Should I Take My Young Child on a Disney Cruise?

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Cruises, and Disney cruises in particular, offer many wonderful activities for children and families. Parents of elementary-age children, tweens, and teens typically leave the ship raving about their children’s engagement in the onboard kids’ clubs, their independence on the ship, and their enjoyment of various port excursions. They had a fabulous time! Many families with smaller children, preschool age and younger, also have a grand time on board; however, a significant subset have a more neutral, or even negative experience while cruising. Typically, the negative reaction comes when there is a disconnect between expectations and reality.

Some families with younger children find the ship pool areas overwhelming.
Some families with younger children find the ship pool areas overwhelming.

When considering what to expect from a Disney Cruise, first remember that travel with small children is almost always more challenging than travel with older kids or grown-ups. Adults who are used to traveling as, well, adults may be surprised at the difficulties posed when traveling with young children. If the Disney Cruise is one of your first travel experiences as a young family, remember that many of the issues you will encounter are not specific to Disney or to cruising, it’s just par for the course with travel at that stage.

My own daughters are now teens. They carry their suitcases and backpacks. They need no special equipment to eat or sleep. During downtime they’ll happily read or watch a movie with no intervention on my part. They have Red Cross swim certification levels higher than my own. In nearly every regard, they are equal or superior to me in their ability to travel with ease. When we go on vacation, I am on vacation.

When the girls were much smaller, I carried their stuff, which included diapers, sippy cups, favorite blankets, and a panoply of amusements. I hovered over them during any water activity. I fussed over their food and sweated over their sleep. While I certainly have many happy memories of our early travel days, I rarely felt like I was truly relaxed. This “always on” feeling can be hard to reconcile with the cruise-as-ultimate-relaxation ethos that many expect.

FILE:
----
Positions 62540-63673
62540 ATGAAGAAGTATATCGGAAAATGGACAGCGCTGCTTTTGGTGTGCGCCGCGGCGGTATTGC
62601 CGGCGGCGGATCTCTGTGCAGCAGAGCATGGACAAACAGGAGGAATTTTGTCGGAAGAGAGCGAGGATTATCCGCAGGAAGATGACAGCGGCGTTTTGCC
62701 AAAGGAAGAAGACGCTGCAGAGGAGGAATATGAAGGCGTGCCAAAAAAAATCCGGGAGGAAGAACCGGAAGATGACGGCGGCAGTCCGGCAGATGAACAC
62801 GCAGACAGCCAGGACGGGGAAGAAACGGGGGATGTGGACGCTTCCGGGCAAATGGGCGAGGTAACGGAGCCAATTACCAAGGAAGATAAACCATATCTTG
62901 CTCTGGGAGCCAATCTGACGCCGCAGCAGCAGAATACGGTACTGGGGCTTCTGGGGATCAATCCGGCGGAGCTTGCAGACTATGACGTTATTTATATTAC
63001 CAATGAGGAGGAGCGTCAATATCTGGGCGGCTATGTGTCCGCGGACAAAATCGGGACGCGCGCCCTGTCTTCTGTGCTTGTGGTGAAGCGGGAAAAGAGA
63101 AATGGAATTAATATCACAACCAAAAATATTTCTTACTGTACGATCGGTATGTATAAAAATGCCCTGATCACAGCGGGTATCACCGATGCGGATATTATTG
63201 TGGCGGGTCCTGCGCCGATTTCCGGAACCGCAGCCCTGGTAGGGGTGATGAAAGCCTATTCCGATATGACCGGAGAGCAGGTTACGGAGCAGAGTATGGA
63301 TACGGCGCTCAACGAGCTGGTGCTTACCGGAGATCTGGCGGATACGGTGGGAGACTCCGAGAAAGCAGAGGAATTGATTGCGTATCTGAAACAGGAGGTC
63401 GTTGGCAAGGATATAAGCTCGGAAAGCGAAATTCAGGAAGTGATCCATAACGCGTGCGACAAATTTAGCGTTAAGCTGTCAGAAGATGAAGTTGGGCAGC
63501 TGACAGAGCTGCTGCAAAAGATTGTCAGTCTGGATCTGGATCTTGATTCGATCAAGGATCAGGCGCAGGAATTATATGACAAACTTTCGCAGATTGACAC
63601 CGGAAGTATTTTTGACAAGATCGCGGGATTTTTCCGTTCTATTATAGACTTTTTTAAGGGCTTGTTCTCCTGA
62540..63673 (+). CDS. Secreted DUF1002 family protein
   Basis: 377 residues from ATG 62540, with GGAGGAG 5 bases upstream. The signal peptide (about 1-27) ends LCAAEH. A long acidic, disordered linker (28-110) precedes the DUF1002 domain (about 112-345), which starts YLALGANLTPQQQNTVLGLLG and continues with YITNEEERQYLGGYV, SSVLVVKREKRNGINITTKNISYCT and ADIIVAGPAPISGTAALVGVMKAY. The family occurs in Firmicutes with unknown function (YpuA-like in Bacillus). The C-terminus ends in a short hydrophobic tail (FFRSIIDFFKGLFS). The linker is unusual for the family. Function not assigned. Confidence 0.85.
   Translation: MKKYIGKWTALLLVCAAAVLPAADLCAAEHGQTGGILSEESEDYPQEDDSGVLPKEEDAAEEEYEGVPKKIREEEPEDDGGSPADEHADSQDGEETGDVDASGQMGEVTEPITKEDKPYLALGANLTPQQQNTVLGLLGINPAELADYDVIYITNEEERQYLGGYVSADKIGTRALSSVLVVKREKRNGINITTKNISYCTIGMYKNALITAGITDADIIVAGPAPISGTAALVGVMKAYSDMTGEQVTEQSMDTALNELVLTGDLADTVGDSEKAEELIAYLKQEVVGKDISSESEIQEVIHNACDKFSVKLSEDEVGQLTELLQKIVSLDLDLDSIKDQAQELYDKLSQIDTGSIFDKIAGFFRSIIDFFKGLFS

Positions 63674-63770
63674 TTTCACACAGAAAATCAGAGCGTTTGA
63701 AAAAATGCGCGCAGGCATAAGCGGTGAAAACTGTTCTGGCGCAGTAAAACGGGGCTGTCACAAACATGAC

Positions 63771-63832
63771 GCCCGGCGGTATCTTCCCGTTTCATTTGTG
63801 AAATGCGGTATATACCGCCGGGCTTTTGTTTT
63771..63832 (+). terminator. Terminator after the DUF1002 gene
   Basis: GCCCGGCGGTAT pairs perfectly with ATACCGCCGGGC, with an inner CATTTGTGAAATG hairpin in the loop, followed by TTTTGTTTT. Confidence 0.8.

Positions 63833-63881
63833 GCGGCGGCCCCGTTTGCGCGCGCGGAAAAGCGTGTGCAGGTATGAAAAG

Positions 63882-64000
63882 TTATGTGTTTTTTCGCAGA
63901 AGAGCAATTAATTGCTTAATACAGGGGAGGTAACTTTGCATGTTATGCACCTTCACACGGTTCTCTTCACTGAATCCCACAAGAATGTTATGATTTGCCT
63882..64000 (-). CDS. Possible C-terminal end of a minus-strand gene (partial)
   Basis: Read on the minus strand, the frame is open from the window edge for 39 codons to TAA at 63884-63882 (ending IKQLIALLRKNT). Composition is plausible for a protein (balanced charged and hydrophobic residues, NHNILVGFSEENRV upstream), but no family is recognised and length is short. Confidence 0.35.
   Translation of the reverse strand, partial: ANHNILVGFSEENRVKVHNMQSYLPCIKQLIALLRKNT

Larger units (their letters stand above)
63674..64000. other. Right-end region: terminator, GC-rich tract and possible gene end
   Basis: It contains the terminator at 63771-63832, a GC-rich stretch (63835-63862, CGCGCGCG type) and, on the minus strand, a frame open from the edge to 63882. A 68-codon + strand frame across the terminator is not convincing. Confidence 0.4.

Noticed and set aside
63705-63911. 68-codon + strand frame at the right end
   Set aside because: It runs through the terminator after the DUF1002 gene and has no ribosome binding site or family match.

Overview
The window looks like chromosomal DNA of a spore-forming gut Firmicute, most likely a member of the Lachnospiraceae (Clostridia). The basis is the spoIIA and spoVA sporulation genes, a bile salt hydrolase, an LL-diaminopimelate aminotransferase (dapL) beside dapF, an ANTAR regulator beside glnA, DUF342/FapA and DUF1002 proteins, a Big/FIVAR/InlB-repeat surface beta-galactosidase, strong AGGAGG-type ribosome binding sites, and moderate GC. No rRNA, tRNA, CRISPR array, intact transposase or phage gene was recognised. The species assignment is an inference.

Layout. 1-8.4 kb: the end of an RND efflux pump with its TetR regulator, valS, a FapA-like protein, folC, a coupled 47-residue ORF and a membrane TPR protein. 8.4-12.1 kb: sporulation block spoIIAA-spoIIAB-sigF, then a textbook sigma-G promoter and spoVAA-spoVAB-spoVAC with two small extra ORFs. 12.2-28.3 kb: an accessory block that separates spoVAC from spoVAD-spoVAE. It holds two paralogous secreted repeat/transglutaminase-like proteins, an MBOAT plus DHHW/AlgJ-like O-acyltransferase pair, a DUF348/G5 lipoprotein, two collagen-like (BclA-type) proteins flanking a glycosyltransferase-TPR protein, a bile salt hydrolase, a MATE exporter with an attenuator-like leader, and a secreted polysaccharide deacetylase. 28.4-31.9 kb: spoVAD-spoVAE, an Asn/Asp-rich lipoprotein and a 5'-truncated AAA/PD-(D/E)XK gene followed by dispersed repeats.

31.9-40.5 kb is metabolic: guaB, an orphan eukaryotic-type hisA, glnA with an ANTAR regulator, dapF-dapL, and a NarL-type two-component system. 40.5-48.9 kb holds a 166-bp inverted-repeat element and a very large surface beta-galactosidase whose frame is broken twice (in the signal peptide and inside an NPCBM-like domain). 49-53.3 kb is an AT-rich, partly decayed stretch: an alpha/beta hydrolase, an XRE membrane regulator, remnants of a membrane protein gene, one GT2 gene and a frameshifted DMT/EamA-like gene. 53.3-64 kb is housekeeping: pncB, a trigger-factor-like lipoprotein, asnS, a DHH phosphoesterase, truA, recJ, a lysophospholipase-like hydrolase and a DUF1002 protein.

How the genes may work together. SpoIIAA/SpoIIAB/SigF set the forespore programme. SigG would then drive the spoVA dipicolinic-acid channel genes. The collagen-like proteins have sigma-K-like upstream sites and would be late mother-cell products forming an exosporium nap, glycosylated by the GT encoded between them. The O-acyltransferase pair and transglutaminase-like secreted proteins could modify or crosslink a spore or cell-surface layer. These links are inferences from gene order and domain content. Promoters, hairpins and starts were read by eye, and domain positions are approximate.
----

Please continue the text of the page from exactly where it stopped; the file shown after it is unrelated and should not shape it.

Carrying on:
The kids' clubs are exciting to some, but frightening to others.
The kids’ clubs are exciting to some, but frightening to others.

It’s certainly possible to have a fabulous Disney cruise with young kids in tow, but there are some things you may want to consider before you embark on a cruise vacation with a small fry so that you can adjust your expectations accordingly. In general, if you think “family time on the move” rather than “chill time for mom and dad,” then you’re well on your way to having a terrific experience.

Is my child a good sleeper? Are there specific situations in which he or she doesn’t sleep?

Any travel with small children may involve sleep disturbances, but there are perhaps more sleep issues to consider when cruising than when staying in a typical hotel room.

  • The ship is moving. This seems obvious, but I feel its worth noting. Some children (and adults) find the motion of the ship to be soothing, like being rocked to sleep, while others find it disconcerting. A small child might not be able to articulate his distress or discomfort about this issue and, unfortunately, there’s not much you can do about the motion of the ocean if it does prove problematic for your child. If you know your child is particularly sensitive to vestibular stimulation (if he’s prone to car sickness, for example), you may want to discuss the issue with a medical professional prior to booking.
  • The bedding may be unfamiliar. Disney Cruise Line does have Pack n’ Play cribs, the same ones that are in use at Walt Disney World resort, but full size cribs are generally not available. If your toddler won’t sleep in a Pack n’ Play, then you could use a bed rail on a standard stateroom bed (available upon request), or co-sleep with your child in the large bed. Any of these options may prove helpful or problematic for the child or the adults, depending on their sleep habits. Consider bringing your own Pack n’ Play sheets if you think that a familiar texture or scent may be soothing.
  • Your child’s bedding may impact the rest of the family. If you are using the Pack n’ Play, be aware that even the small footprint of this device will have an outsize impact on the space available in your stateroom. You may be assembling and disassembling it several times a day.